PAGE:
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Inflammatory Bowel Disease by Frank Utchen, DVM

Dr. Utchen: My cat vomits several times a week, but seems okay otherwise. Is this just furballs?


It is not likely that this is just furballs. Although cats do get furballs, and will sometimes vomit as a result, most cats will not vomit several times a week from this. There are a number of problems that can cause frequent vomiting cats, and only a veterinarian can diagnose these problems. Usually this requires X-rays and blood tests, and sometimes ultrasound. Less commonly, more invasive diagnostics like endoscopy and intestinal biopsies are necessary.

O... Read More

Feline Pancreatitis

What is pancreatitis?

The pancreas is a vital organ located in the right side of the abdomen. It has two functions:  1) to produce enzymes that help in digestion of food and, 2) to produce hormones such as insulin. When the pancreas becomes inflamed, the condition is called pancreatitis. It is a disease process that is seen commonly in the dog and occasionally in the cat. There is no age, sex, or breed predisposition for pancreatitis.

There are two main forms of acute pancreatitis or sudden onset pancreatitis:  1) the mild, edematous form and, 2) the more severe, hemorrhagic form. The inflammation associated with pancreatitis allows digest... Read More

Feline Diarrhea & Questionnaire

What is diarrhea?

Diarrhea is the passage of feces as unformed or loose stools, usually in increased volume and frequency of passage. It is a result of increased speed of passage of fecal material through the intestine combined with decreased absorption of water, nutrients and electrolytes. There are many causes of diarrhea. Diarrhea may occur as the only sign or in combination with other signs of more widespread disease, or with symptoms that result from prolonged or severe diarrhea.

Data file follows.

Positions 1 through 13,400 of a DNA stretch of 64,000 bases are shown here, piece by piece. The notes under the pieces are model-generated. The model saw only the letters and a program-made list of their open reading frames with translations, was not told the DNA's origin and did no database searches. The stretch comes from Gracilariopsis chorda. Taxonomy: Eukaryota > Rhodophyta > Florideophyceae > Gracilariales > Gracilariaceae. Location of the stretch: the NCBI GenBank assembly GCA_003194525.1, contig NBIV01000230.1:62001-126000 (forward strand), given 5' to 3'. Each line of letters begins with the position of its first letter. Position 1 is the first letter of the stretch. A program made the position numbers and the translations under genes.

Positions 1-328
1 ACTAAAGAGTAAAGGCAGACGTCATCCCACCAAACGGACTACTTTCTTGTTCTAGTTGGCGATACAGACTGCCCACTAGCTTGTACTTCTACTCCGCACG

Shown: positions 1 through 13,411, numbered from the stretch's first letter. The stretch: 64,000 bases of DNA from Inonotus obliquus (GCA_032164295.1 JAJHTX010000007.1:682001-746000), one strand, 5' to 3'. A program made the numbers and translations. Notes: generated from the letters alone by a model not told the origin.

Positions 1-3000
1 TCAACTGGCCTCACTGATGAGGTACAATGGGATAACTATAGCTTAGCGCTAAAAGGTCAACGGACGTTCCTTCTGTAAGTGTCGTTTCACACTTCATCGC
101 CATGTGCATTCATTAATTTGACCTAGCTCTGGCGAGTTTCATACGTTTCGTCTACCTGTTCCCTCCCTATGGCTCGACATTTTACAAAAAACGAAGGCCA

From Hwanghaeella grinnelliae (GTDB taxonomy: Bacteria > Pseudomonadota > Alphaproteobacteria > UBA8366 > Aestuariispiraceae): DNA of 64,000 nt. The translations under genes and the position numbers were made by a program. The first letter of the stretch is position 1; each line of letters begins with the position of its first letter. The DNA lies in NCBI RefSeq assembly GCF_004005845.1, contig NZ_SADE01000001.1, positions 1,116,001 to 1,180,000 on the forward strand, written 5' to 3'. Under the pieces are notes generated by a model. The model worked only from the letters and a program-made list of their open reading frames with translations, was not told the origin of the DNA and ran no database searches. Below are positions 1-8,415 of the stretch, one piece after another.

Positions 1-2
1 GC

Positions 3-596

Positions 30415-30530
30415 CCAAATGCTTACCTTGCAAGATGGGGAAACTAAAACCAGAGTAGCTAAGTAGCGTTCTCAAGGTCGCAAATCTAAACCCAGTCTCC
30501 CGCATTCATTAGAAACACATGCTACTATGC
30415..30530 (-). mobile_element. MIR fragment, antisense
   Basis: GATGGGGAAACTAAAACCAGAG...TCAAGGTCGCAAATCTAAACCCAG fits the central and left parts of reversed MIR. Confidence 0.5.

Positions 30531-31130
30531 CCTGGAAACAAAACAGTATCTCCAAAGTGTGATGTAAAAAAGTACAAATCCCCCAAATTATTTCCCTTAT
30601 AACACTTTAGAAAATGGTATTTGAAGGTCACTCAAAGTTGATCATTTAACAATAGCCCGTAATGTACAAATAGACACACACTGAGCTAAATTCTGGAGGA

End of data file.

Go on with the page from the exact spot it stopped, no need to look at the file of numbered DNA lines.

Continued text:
How can I tell if my cat has diarrhea?

If your normally well-trained cat suddenly starts ha... Read More

Cat Nutrition by Frank Utchen, DVM

Nutritional advice is plentiful these days. Flip on the TV or log on and the ads for what is best to eat—and what medications to take if your will power won't power you to eat that way—are as abundant as the health risks purportedly associated with many of our favorite foods.

So what about our pets? We're not starving for advice here, either.

The thing that veterinary nutritionists have come to realize is that a cat is not just a smaller version of a dog. And while many of the fundamental constituents of cat food are the same as dog food, the proportions of each should be significantly different to meet the special requirements of cats.

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